Here is an expanded version of the WSJ article I just posted.
Note in particular the paragraph I have highlighted.
New Online TV Services Touted by Channel Owners Proving Slowing to Emerge
Feb. 16, 2016 3:50 p.m. ET
Who are the mysterious “new entrants” supposedly on the verge of entering the
Over the past few months, executives at major media companies including Time
Warner Inc., Walt Disney Co. , 21st Century Fox and Viacom Inc. have been
teasing the idea that several new entrants may be eagerly pursuing deals to
carry their channels on new online pay-TV services. During earnings calls last
week, Viacom and Disney executives mentioned such players as a potential area
of new growth to assuage investor fears about declining U.S. pay-TV subscribers.
But investors shouldn’t get too excited just yet.
New Web video services are being explored by companies including Apple,
Alphabet Inc. ’s YouTube, Amazon.com Inc., T-Mobile US, and AT&T, according to
people familiar with the companies’ plans, but none of them seem prepared to
launch imminently and talks aren’t advanced. All of these companies have held
talks with big media companies of late about licensing their channels or
programming to launch a TV offering delivered over the Internet, these people
say. Representatives for the companies declined to comment for this article.
Many of these players would like to deliver a subscription pay-TV package that
includes the most-viewed networks—a dozen or so popular channels, including
broadcasters and some cable networks—for a price that is between $24.99 and
$39.99, one media executive close to the negotiations said.
That price range has proven challenging. The Wall Street Journal has reported
on the interest from Apple, YouTube and Amazon before, but it’s been slow
going. That is because many big media companies still are loath to license just
one or two popular channels to a service. They typically want to sell all their
most valuable networks as a group to a new entrant. Those wholesale costs add
up and make it tough to hit the desired consumer price point if every big media
companies is going to be part of the service.
Apple has struggled to get TV channel owners to license the content it wants at
low enough prices to entice cord-cutters, media executives say. ESPN President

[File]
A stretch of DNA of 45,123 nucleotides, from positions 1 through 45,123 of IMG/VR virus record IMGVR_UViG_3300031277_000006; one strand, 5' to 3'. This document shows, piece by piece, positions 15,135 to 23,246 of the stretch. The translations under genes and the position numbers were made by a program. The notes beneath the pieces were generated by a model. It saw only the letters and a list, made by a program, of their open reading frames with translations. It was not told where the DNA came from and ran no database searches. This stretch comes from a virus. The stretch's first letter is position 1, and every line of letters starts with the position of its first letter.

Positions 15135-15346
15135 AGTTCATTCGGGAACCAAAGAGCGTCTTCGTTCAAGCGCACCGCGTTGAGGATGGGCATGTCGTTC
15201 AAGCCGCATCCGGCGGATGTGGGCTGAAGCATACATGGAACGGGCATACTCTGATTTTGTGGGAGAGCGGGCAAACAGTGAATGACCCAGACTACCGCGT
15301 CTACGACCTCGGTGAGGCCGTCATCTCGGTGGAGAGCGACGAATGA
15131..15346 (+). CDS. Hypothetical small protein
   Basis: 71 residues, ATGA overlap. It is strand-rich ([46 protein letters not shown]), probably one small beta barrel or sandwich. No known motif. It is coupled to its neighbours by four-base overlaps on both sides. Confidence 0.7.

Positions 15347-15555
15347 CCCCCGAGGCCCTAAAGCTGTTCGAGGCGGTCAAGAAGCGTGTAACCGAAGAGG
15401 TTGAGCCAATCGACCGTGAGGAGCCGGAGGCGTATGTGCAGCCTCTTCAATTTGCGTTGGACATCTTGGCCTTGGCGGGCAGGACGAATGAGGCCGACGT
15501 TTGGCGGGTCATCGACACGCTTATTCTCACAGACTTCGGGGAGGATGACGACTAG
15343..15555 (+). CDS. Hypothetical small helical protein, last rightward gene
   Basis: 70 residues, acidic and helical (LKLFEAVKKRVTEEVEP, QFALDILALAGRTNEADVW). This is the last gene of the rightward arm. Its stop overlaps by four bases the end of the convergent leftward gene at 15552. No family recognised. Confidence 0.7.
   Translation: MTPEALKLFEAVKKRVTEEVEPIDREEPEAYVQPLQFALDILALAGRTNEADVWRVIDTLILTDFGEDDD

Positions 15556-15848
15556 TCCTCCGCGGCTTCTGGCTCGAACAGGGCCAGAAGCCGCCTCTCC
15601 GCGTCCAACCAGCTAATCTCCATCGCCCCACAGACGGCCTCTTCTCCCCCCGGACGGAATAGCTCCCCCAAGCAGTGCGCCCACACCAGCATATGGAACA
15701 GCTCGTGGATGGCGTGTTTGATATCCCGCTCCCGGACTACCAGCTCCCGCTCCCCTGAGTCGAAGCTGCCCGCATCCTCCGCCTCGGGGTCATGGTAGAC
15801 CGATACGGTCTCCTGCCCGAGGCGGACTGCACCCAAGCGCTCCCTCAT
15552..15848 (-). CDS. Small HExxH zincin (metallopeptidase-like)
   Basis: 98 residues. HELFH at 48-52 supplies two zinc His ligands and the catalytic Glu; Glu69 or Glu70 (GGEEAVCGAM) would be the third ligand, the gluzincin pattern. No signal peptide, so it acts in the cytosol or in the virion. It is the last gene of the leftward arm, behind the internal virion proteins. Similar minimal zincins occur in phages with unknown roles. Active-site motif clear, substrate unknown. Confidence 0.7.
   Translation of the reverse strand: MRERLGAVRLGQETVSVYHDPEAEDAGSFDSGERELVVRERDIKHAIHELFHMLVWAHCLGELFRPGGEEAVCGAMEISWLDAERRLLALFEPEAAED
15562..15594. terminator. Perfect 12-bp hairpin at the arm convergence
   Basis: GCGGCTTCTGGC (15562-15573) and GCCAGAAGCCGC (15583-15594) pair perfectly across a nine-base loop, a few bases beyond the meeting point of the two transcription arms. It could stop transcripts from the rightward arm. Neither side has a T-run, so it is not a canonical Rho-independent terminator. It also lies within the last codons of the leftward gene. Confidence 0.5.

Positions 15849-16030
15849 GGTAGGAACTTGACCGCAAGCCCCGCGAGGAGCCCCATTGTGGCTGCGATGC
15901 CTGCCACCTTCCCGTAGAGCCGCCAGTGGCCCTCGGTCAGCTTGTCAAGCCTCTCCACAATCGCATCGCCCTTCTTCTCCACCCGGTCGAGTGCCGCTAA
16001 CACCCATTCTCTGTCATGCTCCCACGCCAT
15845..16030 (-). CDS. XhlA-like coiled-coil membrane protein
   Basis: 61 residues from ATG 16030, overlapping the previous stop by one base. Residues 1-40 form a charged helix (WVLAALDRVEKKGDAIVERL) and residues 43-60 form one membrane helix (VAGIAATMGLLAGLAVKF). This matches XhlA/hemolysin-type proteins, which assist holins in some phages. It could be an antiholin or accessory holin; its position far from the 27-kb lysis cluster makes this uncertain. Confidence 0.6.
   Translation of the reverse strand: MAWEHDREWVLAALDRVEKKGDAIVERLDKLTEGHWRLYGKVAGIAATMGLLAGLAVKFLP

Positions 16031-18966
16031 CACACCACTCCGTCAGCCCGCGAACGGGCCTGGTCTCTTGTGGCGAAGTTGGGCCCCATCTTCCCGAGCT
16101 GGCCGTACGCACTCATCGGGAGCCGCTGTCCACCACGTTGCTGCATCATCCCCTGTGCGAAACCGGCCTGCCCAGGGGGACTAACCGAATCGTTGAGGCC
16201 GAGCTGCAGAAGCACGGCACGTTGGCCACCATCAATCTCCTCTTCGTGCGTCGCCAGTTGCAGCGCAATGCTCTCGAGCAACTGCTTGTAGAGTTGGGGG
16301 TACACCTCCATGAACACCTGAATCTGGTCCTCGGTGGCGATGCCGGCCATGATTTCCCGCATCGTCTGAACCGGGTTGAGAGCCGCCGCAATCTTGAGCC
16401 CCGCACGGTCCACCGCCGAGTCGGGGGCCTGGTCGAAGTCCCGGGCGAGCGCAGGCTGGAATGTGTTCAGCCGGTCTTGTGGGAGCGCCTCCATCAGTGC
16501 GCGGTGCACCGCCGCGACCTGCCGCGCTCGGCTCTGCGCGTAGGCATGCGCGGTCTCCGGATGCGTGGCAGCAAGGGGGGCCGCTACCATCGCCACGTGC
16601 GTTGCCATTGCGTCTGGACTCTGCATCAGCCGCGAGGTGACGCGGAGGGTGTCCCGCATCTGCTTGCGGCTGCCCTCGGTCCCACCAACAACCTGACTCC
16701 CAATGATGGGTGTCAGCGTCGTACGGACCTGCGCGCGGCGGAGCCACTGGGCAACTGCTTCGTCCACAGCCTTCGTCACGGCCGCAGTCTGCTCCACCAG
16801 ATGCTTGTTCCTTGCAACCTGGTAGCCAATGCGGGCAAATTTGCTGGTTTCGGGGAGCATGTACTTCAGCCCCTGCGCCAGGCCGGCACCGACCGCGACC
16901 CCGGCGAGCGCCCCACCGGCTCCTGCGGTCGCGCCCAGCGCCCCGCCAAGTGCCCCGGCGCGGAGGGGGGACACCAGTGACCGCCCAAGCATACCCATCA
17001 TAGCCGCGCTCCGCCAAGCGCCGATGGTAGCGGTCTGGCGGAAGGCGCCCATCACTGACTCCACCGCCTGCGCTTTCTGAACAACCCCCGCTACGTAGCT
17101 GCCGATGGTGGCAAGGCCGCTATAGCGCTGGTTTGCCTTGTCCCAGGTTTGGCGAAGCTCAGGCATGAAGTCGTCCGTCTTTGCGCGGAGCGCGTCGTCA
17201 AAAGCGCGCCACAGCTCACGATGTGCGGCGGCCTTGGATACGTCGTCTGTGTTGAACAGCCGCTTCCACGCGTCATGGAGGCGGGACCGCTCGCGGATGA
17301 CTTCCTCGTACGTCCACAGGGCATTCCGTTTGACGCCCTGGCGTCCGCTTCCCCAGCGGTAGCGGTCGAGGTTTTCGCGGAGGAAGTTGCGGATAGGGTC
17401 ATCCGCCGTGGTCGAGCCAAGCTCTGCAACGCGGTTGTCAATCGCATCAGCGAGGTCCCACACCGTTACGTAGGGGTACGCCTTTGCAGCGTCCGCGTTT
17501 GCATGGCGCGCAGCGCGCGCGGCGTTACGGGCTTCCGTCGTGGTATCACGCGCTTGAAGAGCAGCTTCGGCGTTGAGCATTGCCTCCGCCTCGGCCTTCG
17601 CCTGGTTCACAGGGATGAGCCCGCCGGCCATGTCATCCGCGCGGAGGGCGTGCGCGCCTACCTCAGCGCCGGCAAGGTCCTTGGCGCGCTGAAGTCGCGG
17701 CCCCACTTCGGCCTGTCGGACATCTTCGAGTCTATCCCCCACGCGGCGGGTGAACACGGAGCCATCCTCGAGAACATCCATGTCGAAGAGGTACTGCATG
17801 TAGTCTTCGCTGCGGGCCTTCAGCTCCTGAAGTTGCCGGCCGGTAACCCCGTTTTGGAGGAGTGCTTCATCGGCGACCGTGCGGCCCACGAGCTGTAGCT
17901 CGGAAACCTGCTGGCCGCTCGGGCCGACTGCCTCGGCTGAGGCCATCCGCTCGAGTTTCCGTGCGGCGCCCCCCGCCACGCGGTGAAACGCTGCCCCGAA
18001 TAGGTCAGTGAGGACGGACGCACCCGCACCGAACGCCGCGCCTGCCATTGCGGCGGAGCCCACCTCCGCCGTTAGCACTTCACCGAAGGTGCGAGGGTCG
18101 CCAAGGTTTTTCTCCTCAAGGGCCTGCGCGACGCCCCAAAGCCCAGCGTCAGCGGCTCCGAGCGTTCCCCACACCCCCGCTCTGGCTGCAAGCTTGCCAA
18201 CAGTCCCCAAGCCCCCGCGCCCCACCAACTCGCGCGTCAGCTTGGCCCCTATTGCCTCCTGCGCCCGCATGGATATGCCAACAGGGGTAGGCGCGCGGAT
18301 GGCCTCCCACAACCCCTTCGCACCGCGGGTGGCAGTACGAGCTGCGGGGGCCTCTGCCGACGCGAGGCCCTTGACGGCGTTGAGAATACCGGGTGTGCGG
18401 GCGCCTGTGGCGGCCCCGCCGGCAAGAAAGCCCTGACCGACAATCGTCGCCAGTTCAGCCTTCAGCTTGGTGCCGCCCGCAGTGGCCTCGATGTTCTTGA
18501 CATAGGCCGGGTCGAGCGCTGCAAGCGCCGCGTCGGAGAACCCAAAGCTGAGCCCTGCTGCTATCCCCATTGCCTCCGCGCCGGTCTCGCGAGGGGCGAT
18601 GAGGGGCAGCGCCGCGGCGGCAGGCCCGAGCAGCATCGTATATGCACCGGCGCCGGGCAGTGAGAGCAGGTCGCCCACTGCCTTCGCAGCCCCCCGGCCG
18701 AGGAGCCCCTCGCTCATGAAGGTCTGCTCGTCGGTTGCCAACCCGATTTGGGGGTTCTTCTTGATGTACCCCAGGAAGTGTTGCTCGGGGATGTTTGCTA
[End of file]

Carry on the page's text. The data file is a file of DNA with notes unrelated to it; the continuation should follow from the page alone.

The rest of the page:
John Skipper told The Wall Street Journal last month that Disney remained in
conversations with Apple, but CBS Chief Executive Leslie Moonves said on CNN
earlier this month that “we had conversations awhile back, and we haven’t had
recent conversations with them.”
YouTube’s and Amazon’s interests are more “real” than a year ago, media
executives say. YouTube last year launched a $9.99-a-month subscription service
called Red, which offers ad-free videos and streaming music. The company has
sought streaming rights to TV series and movies from Hollywood studios to
bolster that offering. It’s unclear whether YouTube would want to offer a
streaming pay TV service through Red or separately.
Amazon has been taking steps to evolve its Prime video service to look more
like a virtual cable operator. In December, the company started offering live
and on-demand programming from channels such as Showtime and Starz for Prime
members for as much as $8.99 extra a month. But some media executives are
unsure how serious Amazon is about offering a bundle.
The wireless carriers are a new addition to the mix, though AT&T said when it
bought DirecTV that a move into “over-the-top” video was part of its grand
plan. AT&T has since been scant in offering details. But on a conference call
late last month, AT&T CEO Randall Stephenson said the company is “in the
process of getting some of the really critical content deals secured” and made
clear that a new video offering would come this spring.
T-Mobile recently began offering a feature that delivers video at a lower
quality in exchange for waiving related data fees to its customers, and CEO
John Legere has shown an interest in offering more video options. One media
executive said T-Mobile’s aspirations seem more akin to Verizon ’s go90 mobile
video service, which mostly showcases shorter-form video and offers add-on
subscriptions to packages like the National Basketball Association’s League
—Thomas Gryta contributed to this article.
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